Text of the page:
m o

P R A T , Brethren, Pra$ It is not difficult to point to the perils that confront us as a people in our beloved country; nor to the manifold menaces that face us as the fol­ lowers of Jesus Christ, for never was there so much opposition to the. truth as now. Every daily paper in our great commercial center accentuates- the grave dangers. The risk to human life, to morals, to the perpetuity of the foundations upon which has been built our.government, grows more seri­ ous with every revolution of the globe. The seed sown by Satanic influ­ ences has taken deep root. A growing opposition to God, the Bible, mor­ ality and decency is, with brazen face, asserting itself. Before the war, enrollment in our universities and colleges was 139,000. This year it is 250,000. Once our hearts would have rejoiced greatly over this. Now a great fear possesses us. What does it portend when we con­ sider the present attitude of so many of the professors toward the Word of God? We know what has been wrought in the last twenty-five years. We can shut our eyes and calmly say “ we hope for the best,” but that does not change the facts. There is a great law of God, unchanging and un­ changeable—“ sow and reap.” We open wide our eyes and look straight at the seed which will be sown in almost every institute of learning and ask ourselves, and ask God, the question: “ What will the harvest be?” What can we do who hold fast to God’s unerring Word? We can pray. And we can do something else. We can lift our voices and contend for the faith. But we must as believers in the Word and power of God, as those who have a, heart for all men, do the one great thing against which all the powers of Satan and men are as the puny bulwarks of the seashore against the mighty tidal waves of the ocean—pray! When Aaron and Hur upheld the arms' of Moses, Israel prevailed. Let us pray! Let us plead! If God has not been able to soften or break our hearts over the sad, pitiable condition of this poor, sin-sick world, which reels on like a drunken man to its doom, and over the sight of the profess­ ing church, pliant in the hands of professional religious politicians, then our case would seem hopeless. But His eyes are not blinded. His ears are not heavy. His armds not shortened. His heart is not hardened. Let us gather in the name of Christ, His only-begotten, well-beloved Son, who has said: “ Whatsoever ye shall ask in my Name that will I do, that the Father may be glorified in the Son” ; in the name of our crucified, risen, coming Lord; and let us plead for the outpouring of His Spirit. God’s grace has reached such hearts as hard as that of Saul of Tarsus, the Jerusalem professor and murderer. He can break the stony hearts of college leaders. He reached Nicodemus, and the politicians of the church are not beyond His power. Backsliders, like the poor prodigal, can be brought back to the Father’s house. Sinful men and women in places, high and low, are susceptible to the pleading winning influences of God’s Holy Spirit; but God wants us to take our places at His feet; to confess our own sins, our own indifference, our own selfishness, our own lack of love for lost men, our own blindness to conditions.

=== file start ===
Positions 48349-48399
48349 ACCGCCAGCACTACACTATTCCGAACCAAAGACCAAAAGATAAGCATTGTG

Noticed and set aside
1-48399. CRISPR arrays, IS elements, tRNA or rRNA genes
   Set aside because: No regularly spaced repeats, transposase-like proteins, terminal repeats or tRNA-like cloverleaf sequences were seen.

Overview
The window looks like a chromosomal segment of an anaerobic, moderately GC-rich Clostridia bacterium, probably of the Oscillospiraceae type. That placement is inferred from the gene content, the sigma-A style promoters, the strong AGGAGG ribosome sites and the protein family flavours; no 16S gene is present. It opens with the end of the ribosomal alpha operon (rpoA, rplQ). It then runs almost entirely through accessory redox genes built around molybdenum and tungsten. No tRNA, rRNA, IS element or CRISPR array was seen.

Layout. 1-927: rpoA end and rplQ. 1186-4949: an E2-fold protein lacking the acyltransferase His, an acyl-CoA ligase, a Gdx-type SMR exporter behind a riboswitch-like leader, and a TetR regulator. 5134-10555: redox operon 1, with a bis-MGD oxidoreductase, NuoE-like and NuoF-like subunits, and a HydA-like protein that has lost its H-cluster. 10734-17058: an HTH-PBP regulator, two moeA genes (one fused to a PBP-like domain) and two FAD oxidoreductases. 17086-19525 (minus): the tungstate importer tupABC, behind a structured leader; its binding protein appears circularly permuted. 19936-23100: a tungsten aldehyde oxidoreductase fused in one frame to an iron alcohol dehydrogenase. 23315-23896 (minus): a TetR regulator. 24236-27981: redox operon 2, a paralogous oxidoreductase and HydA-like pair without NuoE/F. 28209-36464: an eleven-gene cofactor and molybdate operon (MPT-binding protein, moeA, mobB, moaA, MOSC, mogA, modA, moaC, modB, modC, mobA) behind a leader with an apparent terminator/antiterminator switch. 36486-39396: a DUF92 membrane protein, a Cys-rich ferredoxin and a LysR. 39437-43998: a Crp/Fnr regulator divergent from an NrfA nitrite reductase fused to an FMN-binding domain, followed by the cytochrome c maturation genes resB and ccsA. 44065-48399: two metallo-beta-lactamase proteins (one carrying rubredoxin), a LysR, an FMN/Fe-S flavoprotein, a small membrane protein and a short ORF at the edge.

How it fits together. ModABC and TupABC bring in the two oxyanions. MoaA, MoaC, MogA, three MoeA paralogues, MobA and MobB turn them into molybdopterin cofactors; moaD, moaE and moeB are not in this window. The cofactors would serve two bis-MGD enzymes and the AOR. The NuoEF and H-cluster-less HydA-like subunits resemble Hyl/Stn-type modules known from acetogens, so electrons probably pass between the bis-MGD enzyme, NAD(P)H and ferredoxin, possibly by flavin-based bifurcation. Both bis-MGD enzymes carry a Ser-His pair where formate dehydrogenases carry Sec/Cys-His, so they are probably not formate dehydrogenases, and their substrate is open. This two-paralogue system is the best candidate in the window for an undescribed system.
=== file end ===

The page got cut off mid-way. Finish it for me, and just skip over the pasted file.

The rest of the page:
THE - KI NG' S BUS I NESS 1111 He will hear. He will act. Our dependence is upon Him. We have His Word. We know what fearful judgments await the nations, hut we also know what our place should be in our relation to Him. Beloved, let us pray! Was there ever a louder call? Let us answer that call on bended knees. Let us pray! T. C. H. ¿Ue, M A K IN G TH E C O U N T R Y Safe for the Children The slogan “ Make the country safe for Democracy” cannot mean half so much as “ Make the country safe for the Children.” The devil has been at work for years. While the church has been doz­ ing away at a poor, dying rate, he has systematically saturated the^children of the public schools, through his teaching agencies, with a Satanic poison that threatens the very foundations of the Republic. The Roman Catholic Church has been shrewd enough to care for the lambs of the flock, and they have been duly indoctrinated in the teaching of that church, but the Protestant Church has been so busy in the effort to reform the good citizens, that it has forgotten to inform the children. It has lost sight of the fact that good citizenship without a Bible would be “ good-for-nothing” citizenship; and that a Bible that does not mean what it says is a “ good-for-nothing” Book. You cannot make the country safe for the children unless you have good, safe, moral precepts and examples in the schools, and the more edu­ cated they become without the fear of God in their hearts, the more dan­ gerous they become as citizens. We plead for the children. Every child in our land is entitled to have a Bible in its hand, and the privilege of knowing what it teaches.. There is no single obligation resting upon the Christian people of our country greater than the privilege and duty imposed by our Lord of giving every child the opportunity to know the story of God’s infinite love, and of Christ’s infinite sacrifice for sinners. .We do not want the Bible taught in the schools, but we do want the Bible honored and read. When the Bible is recognized as God’s Word and read, God will take care of the message. Don’t be afraid to tell people that God will hold them to strict account for their failure to bring up their children in the way they should go. A little more prayer, brethren, in the prayer meeting for the children! They are coming along rapidly, these boys and girls, and they will soon have the destiny of this their hands. What shall it be? Don’t forget the methods of Rome,—always, everlastingly at work, with one great object in view. Listen! There is a muffled cry! Can you hear it? MAKE THE COUNTRY SAFE FOR THE CHILDREN! m. m. t . c. h . A CALL to Prayer The Great Commission Prayer League has requested that we give no­ tice of the call for a watch night service at the close of this year. We do this with great pleasure. It has been the habit in the Bible Institute for many years to hold a watch night service followed by an all night prayer service for men, and always with marked evidence of God’s blessing. This